The folks that understand that merely delivering may not be enough are the folks that might consider SPI services.

Thursday, July 23, 2009

Java vs. PL/SQL

Quite a while ago, I compared Java and PL/SQL to gauge their relative performance.

Recently (okay, back in mid-June) I got this request.
One thing I would like to compare is Java vs PL/SQL using native
compilation (search Oracle for NCOMP). Would you be willing to repeat
your benchmark tests using NCOMP? NCOMP is pretty straightforward to
set up, I think it is even easier in 11g, if you are using that.

Also, when you test Java vs. PL/SQL, are you using Java stored
procedures in Oracle, or are you using an external VM and connecting
to Oracle? (One annoying limitation to Java Stored Procedures is the
lack of threading ability, among a few other things).
Native Compilation will not make PL/SQL magically faster than Java. The very best it can do is make PL/SQL as fast as Java. The clunky, inelegance of PL/SQL isn't fixed by NCOMP, either.

My test was PL/SQL stored procedures in Oracle. These were compared against Java programs in a separate JVM. I didn't use Java stored procedures because the client didn't ask for this.

The client had legacy C code they wanted reverse engineered and reimplemented. PL/SQL was unsuitable for this task for a number of reasons.
  1. PL/SQL is slower than C or Java. Speed mattered.
  2. PL/SQL is a clunky and inelegant language. Worse than C and far worse than Java. The application would have grown to gargantuan proportions.
  3. The legacy C code was full of constructs that would have to be rethought from their very essence to recast them in PL/SQL. Java, for the most part, is a better fit with legacy C. The reverse-engineering was -- relatively -- easy in moving from C to Java.
There were some additional, minor considerations.
  1. There is some unit testing capability in PL/SQL (UTPLSQL), but it's not as feature-rich as JUnit. Unit testing was essential for proving that the legacy features were ported correctly.
  2. PL/SQL is hard to develop. A nice IDE (like NetBeans or Eclipse) makes it very easy to write Java. The customer was using Toad and wasn't planning to introduce the kind of IDE required to build large, complex applications.
In short, the simple speed test -- PL/SQL vs. Java -- was sufficient to show that PL/SQL is simply too slow for compute-intensive speed-critical applications.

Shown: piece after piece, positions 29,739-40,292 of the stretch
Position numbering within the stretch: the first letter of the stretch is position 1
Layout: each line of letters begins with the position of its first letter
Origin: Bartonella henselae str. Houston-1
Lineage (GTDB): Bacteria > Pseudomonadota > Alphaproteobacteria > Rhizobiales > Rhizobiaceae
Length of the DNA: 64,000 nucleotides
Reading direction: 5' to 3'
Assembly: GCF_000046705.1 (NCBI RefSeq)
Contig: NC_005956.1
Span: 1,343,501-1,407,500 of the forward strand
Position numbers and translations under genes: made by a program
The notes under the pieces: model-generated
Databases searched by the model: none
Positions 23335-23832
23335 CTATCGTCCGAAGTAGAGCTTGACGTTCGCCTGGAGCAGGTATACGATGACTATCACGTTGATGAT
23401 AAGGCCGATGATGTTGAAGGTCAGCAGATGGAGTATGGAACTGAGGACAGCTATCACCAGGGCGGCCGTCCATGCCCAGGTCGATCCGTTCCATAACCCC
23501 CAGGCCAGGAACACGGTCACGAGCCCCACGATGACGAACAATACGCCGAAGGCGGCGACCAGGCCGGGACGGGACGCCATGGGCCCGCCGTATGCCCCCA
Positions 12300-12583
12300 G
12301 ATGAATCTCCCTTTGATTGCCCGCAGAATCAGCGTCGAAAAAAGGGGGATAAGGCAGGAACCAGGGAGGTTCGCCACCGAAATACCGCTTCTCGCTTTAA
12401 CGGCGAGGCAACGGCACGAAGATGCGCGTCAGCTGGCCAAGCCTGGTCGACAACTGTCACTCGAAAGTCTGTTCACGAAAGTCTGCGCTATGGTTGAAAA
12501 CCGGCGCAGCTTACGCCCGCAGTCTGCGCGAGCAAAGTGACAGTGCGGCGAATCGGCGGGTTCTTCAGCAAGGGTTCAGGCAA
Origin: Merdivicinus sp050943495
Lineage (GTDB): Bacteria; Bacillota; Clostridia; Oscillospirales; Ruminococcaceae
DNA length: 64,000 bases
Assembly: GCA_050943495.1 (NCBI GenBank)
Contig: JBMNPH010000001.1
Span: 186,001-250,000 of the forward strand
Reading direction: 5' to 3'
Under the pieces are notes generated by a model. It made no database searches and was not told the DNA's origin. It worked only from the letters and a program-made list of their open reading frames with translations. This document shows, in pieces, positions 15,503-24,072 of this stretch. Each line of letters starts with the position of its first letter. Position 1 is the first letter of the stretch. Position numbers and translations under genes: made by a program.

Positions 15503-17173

XML Parsing

See Python XML parsing and Parsing simple XML files in python using etree.

Originally, I used SAX -- but built DOM objects with it. I moved from application-specific DOM's to generic DOM's.

Then I switched to the miniDOM parser. It gave me structures I could walk with a pleasant Visitor design.

Last year, I switched to Element Tree. Now I can use Visitor and the XPATH search.

Wednesday, July 22, 2009

Software Overdesign -- An Update

Saw a horrifying design document recently. One that was at the "gouge out my eyes" level of badness. That's one step below "drink until I forget what I saw", but one level above "beat the author with a tire iron."

They were -- I'm guessing here -- trying to develop their own Document Object Model. Distinct from any established DOM. The Wikipedia entry on DOM provides several examples of existing DOM's. Why reinvent?

The application is -- ultimately -- going to be in Python. There are two candidate DOM's that could have been used: the XML DOM and the RST DOM as implemented in Docutils nodes module. Instead, they were reinventing: they appear to have spent a great deal of time writing use cases for "editor". I expect there was a use case for "wheel" and "fire" in there also.

What scared me was the "flatness" of the model. Every buzzword had it's own class. There was no inheritance or reuse anywhere in the diagram. Parts of the model where influenced by the DocBook schemas. The actual DTD could have been turned into the model, but wasn't.

Further, undefinable terms like "sentence" showed up as class definitions. XML's DOM treats all text as -- well -- text. Any language structure is outside the DOM. RST, similarly, treats text as a container "... children are all `Text` or `Inline` subclass nodes."

All I could suggest was "locate common superclasses" and "until you can define 'sentence', omit it". And then run outside and gouge out my eyes.

It's hard to criticize something like that in a truly helpful manner. Fixing the model is merely putting lipstick on a pig.

As far as I can tell, the application is -- somehow -- an editor that imposes a severe set of structural constraints on what the author can do. It's as if RST, docutils and Sphinx don't exist. The real solution isn't "fix your object model" it's "fix your problem statement and learn RST."

Post Script

Check out this reply:
The advantage of having an "outliner data model" and a "document data model" like DocBook XML is that your outliner functionality is not limited by the DocBook XML. The downside is that have to create and support a second model as well as provide a mapping between the two.